In response to North Korea’s rapidly advancing nuclear-weapons program, President Donald Trump has promised to lift some restrictions on the kinds of weapons South Korea can buy from the United States, as well as develop on its own.
More accurately, Trump is continuing the process President Barack Obama began in 2012 with the aim of loosening limits on the range and explosive power of South Korea’s non-nuclear rockets, with which Seoul plans to blast the North Korean capital of Pyongyang in the event of war.
In that sense, Trump’s pledge might not amount to much. “It’s really unclear if there’s anything here beyond the usual bluster,” William Hartung, the director of the Arms and Security Project at the Center for International Policy in Washington, D.C., told The Daily Beast.
On Sept. 3, North Korea successfully tested a hydrogen bomb small enough to fit inside one of the country’s new intercontinental ballistic missiles. The H-bomb test was the latest in a chain of nuclear provocations by North Korea. And it prompted Trump’s vow to lavish new and better weapons on U.S. allies in East Asia.
“I am allowing Japan & South Korea to buy a substantially increased amount of highly sophisticated military equipment from the United States,” Trump tweeted on Sept. 5.
For Seoul, that means somewhat more powerful non-nuclear rockets. During a Sept. 3 call with South Korean President Moon Jae-in, Trump “gave his in-principle approval to South Korea’s initiative to lift restriction on their missile payload capabilities,” according to the U.S. State Department.
But as long ago as five years ago, Obama signaled the United States’ intention to end the restrictions on South Korea’s rockets under the international Missile Technology Control Regime. The United States and other world powers formed the regime in 1987 in order to slow the spread of missile technology. The accord specifies voluntary limits on both nuclear and conventionally tipped rockets.
South Korea joined the regime in 2001, initially agreeing to deploy non-nuclear rockets that can fly no farther than 300 kilometers, around 190 miles, while carrying warheads no heavier than 500 kilograms, or 1,100 pounds. Seoul possesses two broad categories of military rockets—U.S.-made MGM-140s and domestically produced Hyunmoo models.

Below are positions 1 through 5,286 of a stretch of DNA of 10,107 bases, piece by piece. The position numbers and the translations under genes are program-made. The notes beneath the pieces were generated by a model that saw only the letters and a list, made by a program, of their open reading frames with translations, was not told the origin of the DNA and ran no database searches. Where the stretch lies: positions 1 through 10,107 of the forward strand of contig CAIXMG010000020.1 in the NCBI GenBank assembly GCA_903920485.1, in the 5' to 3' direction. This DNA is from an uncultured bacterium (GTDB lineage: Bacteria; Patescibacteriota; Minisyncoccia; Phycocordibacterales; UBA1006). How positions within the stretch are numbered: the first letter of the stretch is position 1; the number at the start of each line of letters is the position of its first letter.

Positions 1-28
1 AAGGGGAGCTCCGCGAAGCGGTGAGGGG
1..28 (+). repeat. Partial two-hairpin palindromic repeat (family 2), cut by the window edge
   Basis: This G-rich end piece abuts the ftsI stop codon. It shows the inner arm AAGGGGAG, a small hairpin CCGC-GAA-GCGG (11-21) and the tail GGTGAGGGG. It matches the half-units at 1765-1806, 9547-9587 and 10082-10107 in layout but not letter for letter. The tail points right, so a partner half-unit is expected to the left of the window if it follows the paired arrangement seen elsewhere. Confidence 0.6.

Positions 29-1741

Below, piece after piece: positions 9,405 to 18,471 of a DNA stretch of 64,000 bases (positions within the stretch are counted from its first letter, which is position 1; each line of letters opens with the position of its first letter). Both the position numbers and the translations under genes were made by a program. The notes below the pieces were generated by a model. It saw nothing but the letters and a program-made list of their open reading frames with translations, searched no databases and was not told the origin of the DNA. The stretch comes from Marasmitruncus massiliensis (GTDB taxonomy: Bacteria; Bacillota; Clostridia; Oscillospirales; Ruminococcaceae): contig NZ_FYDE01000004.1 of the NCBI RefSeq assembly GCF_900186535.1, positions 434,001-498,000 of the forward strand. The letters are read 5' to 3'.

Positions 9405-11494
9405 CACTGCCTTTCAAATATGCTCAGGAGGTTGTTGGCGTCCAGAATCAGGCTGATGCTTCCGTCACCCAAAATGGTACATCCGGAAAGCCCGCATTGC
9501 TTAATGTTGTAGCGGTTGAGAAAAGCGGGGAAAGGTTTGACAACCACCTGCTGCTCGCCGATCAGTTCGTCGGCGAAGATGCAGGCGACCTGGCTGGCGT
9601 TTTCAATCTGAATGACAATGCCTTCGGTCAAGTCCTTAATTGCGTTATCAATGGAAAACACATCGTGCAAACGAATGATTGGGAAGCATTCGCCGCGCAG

The 2001 missile caps did not seriously curtail Seoul’s military strategy. In the event of war with the North, the South Korean military plans to quickly bombard Pyongyang with conventional MGM-140 and Hyunmoo rockets, specifically aiming to kill or isolate senior leaders. “If Seoul comes under attack, the top levels of North Korea’s regime including Kim Jong Un could become targets,” a South Korean military source told the Chosun Ilbo newspaper.
Pyongyang lies fewer than 200 kilometers—about 120 miles—from Seoul, putting the North Korean capital well within range of even the oldest South Korean rockets. In 2012, Seoul and Washington amended South Korea’s missile rules, extending the maximum range out to 800 kilometers, or 500 miles, in order to allow South Korean forces to also bombard more remote military facilities in the North.
At the same time, there was talk of lifting the restriction on warhead size. But for Seoul, the need for bigger warheads was apparently less urgent than was the need for rockets possessing greater range.
That’s consistent with broad trends in military rocketry. The U.S. Army has worked hard to extend the MGM-140’s range from just 128 kilometers, or 80 miles, to 500 kilometers/310 miles in the latest version. Some older MGM-140 boast 226-kilogram/500-pound warheads, but the latest models actually have smaller warheads in order to shrink the munition’s overall size and devote more payload to fuel.
As Trump continues Obama’s policy of allowing South Korea to buy and develop more powerful rockets, the end result for Seoul is a marginally better ability to retaliate—with non-nuclear weaponry—against a conventional or nuclear attack by North Korea.
But Trump is not promising Seoul decisive new weaponry that stands any chance of significantly altering the balance of power on the Korean Peninsula—to say nothing of deterring North Korea from continuing its nuclear-weapons program.